down to pot luck, until the vice-chairman
in charge of candidates begins to intervene
and decide on the “sort” of candidate
he wants to see in each seat. Then, it
becomes a matter of the old boys network
or fawning sycophancy. “Which of you
shall we say doth love us most?” he asks.
And he will listen intently as the candidates
quantify their love, and in his
omnipotence he will accordingly divide
the Kingdom between them in proportion
to their allegiance. Goneril is awarded
the glory of a “safe seat” vacated by an
aged bed-blocker; Regan is apportioned a
“key marginal”; but poor Cordelia is banished
to a “no hope” seat. Her only
redemption would be to declare herself a
It is puzzling in the extreme that the
Conservative Party has learnt nothing
from the electorate’s reaction to the controlling
and centralising tendencies of
New Labour. When the people of Wales
wanted Rhodri Morgan, Blair imposed
Alun Michael; when the people of
London wanted Ken Livingstone, Blair
imposed Frank Dobson; when the people
of Blaenau Gwent wanted to select their
own candidate, Blair imposed an allwomen
shortlist. Yet in each and every
instance, through the simple, patient
application of democracy, the people ultimately
got what they wanted, with significant
humiliation for New Labour in the
process. It is not entirely beyond the
realms of possibility that proud and independently-
minded Conservative associations,
increasingly exasperated by an
autocratic centralised power, might eventually
stick two fingers up to this
“Approved List”, and begin to field their
own “democratic” or “independent” candidates.
If this were to happen, Central
Office would be yearning for the days of
mild irritation caused by UKIP.
Meritocracy is one of the principles
of Conservatism, or at least the
Conservatism I know and believe in. As
an educator I am required annually to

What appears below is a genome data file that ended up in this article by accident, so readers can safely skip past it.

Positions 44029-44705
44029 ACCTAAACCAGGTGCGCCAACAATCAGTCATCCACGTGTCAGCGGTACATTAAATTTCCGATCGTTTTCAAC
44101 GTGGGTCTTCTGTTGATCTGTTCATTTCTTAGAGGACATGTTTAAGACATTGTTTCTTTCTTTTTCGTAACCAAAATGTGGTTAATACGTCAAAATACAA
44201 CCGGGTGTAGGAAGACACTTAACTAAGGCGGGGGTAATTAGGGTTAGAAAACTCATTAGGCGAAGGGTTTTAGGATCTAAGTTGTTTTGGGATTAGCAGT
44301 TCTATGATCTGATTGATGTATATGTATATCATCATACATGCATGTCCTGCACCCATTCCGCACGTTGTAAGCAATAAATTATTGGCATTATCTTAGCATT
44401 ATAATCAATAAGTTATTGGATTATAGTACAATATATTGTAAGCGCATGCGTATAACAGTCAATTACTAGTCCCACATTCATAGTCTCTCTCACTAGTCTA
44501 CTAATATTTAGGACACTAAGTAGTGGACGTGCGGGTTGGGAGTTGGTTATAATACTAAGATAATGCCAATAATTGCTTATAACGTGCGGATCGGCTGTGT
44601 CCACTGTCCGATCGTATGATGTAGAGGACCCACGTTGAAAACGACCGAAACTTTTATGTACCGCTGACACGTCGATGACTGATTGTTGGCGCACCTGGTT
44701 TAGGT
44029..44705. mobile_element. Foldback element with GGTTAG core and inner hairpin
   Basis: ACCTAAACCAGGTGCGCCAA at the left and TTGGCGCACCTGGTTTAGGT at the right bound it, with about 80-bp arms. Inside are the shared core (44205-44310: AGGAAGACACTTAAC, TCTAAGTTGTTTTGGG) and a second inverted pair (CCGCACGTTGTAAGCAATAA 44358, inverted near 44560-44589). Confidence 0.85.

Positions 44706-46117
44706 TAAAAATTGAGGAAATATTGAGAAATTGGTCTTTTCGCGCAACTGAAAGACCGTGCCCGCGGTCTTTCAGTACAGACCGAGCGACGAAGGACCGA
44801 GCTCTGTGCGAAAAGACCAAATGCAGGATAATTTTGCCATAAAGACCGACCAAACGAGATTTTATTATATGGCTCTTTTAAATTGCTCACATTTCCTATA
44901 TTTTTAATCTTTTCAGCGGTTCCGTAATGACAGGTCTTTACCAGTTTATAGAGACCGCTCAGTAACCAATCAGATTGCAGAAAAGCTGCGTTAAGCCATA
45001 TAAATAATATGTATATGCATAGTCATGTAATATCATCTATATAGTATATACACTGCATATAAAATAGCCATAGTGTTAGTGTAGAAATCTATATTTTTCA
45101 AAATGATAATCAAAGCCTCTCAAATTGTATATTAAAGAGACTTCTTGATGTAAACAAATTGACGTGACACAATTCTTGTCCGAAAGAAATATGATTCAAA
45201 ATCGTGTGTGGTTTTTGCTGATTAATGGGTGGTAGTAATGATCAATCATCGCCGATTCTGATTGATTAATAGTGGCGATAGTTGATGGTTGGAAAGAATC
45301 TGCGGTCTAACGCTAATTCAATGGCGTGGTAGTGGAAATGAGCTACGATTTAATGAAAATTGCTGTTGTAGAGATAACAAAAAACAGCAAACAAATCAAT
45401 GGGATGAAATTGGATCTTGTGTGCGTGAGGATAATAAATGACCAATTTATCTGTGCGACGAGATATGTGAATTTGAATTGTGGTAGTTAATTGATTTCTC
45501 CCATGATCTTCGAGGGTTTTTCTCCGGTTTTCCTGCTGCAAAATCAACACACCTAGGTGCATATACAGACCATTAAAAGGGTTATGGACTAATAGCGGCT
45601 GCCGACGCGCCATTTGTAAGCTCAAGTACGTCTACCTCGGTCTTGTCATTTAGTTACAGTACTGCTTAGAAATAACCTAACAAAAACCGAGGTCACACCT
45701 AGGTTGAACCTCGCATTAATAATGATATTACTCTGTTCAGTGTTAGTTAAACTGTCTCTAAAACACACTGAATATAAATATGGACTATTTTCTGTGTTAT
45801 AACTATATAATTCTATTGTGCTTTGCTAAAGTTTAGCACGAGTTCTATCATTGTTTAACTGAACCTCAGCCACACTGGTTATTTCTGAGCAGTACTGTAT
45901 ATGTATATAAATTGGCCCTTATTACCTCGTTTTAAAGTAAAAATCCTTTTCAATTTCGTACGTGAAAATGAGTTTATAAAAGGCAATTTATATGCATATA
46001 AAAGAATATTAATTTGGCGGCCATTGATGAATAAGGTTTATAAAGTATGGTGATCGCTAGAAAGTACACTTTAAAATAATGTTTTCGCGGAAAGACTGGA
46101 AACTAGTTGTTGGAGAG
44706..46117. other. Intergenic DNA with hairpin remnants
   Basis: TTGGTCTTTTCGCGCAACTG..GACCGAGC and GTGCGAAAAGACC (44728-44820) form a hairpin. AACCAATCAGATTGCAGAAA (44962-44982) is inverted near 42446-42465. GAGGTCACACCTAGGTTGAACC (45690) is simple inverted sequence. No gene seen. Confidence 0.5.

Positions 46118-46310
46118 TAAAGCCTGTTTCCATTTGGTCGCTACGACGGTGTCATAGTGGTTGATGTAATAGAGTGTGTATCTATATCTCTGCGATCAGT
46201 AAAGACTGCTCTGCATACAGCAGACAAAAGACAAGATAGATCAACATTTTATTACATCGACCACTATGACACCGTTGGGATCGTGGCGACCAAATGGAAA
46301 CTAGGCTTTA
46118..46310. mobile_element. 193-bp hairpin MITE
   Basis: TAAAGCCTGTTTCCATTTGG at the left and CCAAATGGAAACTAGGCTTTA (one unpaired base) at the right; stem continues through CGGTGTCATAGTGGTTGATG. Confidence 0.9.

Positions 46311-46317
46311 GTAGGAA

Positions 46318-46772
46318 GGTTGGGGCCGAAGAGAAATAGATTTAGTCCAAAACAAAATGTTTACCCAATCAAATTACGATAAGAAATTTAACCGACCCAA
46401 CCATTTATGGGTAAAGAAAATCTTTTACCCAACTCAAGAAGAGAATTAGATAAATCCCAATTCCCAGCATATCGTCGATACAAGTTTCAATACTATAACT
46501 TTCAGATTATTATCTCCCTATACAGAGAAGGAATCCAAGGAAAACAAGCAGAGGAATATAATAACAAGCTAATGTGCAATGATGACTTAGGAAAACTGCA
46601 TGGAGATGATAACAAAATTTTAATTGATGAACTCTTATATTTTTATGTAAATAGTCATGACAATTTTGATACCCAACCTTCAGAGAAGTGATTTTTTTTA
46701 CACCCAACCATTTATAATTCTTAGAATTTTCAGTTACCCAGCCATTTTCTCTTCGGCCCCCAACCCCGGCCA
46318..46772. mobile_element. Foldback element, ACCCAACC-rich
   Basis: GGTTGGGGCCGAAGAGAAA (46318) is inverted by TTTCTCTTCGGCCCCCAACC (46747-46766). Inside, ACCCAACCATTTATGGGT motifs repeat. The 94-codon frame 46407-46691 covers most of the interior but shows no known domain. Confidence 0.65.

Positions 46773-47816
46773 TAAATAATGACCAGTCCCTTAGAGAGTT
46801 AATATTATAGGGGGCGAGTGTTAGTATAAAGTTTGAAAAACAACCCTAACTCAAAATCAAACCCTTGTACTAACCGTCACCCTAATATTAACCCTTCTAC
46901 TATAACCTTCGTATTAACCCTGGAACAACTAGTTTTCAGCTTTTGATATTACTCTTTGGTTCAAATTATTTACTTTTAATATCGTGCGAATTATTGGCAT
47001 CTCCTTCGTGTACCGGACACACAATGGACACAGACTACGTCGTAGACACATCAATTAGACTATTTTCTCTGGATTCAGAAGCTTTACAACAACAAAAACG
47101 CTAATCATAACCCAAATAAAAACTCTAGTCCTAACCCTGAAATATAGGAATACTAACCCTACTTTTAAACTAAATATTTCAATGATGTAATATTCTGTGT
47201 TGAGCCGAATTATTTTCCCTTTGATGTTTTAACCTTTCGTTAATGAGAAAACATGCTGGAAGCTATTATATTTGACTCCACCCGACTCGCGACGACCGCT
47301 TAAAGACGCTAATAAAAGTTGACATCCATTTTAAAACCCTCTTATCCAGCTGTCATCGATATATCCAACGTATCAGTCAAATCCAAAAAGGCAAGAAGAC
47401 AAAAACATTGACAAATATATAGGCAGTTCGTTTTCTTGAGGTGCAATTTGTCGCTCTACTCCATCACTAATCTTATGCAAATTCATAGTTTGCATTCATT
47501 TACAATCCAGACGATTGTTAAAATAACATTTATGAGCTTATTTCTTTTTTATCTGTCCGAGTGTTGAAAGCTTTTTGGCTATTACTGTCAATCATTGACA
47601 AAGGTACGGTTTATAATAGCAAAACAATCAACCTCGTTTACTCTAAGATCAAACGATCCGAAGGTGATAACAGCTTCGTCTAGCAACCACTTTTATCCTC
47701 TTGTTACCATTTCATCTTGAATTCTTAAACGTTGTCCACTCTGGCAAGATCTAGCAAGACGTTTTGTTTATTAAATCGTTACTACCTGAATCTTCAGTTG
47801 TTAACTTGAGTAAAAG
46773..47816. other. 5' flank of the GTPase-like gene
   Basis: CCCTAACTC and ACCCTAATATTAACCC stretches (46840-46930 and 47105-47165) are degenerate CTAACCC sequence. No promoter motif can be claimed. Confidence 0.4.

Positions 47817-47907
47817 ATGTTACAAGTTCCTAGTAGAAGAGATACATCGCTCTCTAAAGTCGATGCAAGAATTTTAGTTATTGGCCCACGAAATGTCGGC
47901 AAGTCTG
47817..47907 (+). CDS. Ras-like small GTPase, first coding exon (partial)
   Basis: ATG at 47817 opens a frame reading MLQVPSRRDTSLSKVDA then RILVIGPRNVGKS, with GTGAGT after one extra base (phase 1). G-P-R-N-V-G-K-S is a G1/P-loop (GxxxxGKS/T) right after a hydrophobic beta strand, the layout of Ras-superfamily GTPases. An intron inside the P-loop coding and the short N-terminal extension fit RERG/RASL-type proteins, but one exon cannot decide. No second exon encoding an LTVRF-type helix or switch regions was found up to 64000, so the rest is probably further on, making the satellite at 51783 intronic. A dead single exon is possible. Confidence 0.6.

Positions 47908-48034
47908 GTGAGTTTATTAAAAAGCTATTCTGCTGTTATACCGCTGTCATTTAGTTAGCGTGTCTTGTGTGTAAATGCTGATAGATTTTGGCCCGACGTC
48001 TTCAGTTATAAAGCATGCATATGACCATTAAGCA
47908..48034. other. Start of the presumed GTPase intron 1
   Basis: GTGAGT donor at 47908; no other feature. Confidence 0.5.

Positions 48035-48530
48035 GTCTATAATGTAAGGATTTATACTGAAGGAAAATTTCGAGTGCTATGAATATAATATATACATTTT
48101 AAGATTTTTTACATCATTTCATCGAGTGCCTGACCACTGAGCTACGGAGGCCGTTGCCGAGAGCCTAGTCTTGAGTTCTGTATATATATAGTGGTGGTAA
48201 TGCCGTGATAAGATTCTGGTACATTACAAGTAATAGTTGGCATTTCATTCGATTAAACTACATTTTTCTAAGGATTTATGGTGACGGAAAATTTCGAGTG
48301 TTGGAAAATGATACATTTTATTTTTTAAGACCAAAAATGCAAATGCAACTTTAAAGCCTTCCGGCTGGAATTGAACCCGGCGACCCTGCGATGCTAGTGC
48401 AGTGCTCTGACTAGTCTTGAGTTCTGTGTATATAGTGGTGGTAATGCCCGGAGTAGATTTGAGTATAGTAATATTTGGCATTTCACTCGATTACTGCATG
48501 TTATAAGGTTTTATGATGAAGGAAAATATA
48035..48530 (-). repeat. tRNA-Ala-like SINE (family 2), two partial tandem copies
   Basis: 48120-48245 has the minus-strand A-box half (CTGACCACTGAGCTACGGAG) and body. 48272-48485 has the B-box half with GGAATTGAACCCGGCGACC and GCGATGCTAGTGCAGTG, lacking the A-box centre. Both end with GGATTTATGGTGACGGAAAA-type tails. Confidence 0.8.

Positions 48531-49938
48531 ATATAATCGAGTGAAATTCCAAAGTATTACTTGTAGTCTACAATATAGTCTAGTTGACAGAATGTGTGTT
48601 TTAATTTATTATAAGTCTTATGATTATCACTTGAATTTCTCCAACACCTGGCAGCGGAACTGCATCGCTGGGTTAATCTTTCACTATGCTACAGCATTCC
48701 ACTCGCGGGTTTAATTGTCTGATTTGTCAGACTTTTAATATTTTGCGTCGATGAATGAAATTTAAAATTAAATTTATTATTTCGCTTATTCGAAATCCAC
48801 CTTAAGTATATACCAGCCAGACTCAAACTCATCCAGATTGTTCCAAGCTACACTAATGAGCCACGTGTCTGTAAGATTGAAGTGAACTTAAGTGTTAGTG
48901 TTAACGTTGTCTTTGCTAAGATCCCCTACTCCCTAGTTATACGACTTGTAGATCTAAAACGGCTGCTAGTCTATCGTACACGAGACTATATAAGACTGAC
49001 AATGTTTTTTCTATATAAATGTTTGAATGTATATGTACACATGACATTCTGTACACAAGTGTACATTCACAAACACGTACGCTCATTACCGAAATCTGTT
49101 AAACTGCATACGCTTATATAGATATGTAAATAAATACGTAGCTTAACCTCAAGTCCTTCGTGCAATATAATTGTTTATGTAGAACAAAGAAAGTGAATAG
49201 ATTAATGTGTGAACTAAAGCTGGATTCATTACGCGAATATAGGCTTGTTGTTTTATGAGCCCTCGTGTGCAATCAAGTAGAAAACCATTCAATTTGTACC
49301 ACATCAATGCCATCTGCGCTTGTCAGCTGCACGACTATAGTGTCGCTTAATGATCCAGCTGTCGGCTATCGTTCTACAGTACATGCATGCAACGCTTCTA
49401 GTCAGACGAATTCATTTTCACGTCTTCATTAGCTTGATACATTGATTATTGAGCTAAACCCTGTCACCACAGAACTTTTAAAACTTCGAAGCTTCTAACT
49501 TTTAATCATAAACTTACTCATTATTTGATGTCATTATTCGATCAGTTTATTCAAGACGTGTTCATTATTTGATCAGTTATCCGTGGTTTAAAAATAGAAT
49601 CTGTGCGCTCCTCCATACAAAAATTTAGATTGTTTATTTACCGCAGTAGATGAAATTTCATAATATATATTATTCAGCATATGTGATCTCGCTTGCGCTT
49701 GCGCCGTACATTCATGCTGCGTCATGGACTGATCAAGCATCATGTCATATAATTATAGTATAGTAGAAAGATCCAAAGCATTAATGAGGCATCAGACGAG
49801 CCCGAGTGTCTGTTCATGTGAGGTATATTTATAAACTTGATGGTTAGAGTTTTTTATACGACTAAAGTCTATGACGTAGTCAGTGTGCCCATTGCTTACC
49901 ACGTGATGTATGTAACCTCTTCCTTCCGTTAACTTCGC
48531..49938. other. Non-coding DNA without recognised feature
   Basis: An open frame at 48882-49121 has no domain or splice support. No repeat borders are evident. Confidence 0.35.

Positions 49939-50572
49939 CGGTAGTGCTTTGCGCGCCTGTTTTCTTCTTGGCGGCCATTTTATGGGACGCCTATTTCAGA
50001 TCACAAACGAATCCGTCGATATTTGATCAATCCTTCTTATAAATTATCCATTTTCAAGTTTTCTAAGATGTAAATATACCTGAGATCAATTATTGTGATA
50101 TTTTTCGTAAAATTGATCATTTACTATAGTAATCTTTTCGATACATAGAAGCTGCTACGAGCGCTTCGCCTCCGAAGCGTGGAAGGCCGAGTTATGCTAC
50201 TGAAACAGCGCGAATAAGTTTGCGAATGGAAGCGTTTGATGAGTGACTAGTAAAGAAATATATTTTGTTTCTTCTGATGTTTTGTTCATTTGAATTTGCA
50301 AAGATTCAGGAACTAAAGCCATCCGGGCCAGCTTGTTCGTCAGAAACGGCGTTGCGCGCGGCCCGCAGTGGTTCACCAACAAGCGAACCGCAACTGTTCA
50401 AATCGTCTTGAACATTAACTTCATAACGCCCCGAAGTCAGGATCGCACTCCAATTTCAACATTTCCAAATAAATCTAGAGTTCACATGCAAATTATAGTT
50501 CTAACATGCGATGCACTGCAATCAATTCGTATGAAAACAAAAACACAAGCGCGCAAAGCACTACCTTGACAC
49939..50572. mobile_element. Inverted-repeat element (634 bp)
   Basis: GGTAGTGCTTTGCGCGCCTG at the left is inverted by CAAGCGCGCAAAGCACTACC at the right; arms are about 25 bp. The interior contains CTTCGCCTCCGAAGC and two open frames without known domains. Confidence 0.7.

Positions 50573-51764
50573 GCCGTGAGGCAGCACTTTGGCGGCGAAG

expound Conservative political philosophy
to my students, but I am at a loss to
understand how Conservatives can simultaneously
declare that they believe in
freedom, or the devolution of powers to
the lowest possible level, or that they
eschew political correctness, when they
are intent on running their own internal
affairs precisely to the contrary. The
Party that derides the social engineering
implicit in New Labour's “access targets”
for university admissions is now demanding
those very targets for itself. If such a
policy is so abhorrent in further education,
how much more objectionable is it
when applied to those who may govern
It is worth considering that had the
Conservative Party had central control of
its MPs throughout its history, it would
doubtless have removed Churchill, Eden
and Macmillan from its approved list.
And I rather think that they would have
become more than a little impatient with a
shrill candidate called Margaret Thatcher
who complained a number of times to
Central Office of her inability to get
selected. What on earth is wrong with
local associations having the freedom to
select the candidate they wish to promote
and for whom they will knock on a thousand
doors? For all Blair’s control freakery
or presidential aspirations, even he
has not gone as far as interfering in such a
freedom. Clare Short had been sacked
from the Government, critical of policy,
contemptuous of her leader, outspoken
and offensive in the media, even allegedly
breaching the official secrets act - in
fact, the magnitude of her transgressions
make the alleged misdemeanour of
Howard Flight look like a Sunday school
picnic. Yet, despite such conduct causing
acute embarrassment to her leader and her
party, she was not removed from any centralised
list; even she was permitted to
stand for a party she has served for
decades. Such independence should not
only be maintained, it should be actively
encouraged, and it is a cause to which the
Conservative Party above all parties
should commit itself.
© Adrian Hilton 2005
Adrian Hilton is a grammar school
head of faculty and best-selling author.
He was the Conservative Party's
candidate in Slough until the Catholic
Herald dug up articles he had
written for The Spectator two years
previously, and misrepresented his views
in a prominent article. Despite the Party
knowing about these articles, and
knowing of the biased, unfair treatment
he had received, he was sacked by
Michael Howard.

With reference to Reasonable's comment at 12.41 (sorry been working all day!), it is not correct that Associations have always had to select from a central list. I think that it was only after 2001 that the ability to choose a local candidate was removed.

See this link for an interesting article by Michael Brown, now a journalist, but erstwhile Conservative MP.


At least the Women from the none winnable seats managed to get selected to fight for them,I would love to fight a none winnable seat just to prove to CCO that I am capable,I deafeted sitting Labour Councillors twice in Council Elections but I was considerd not capeble of fighting a parliamentary seat,not even Tyne Bridge where we polled just over 2,000 votes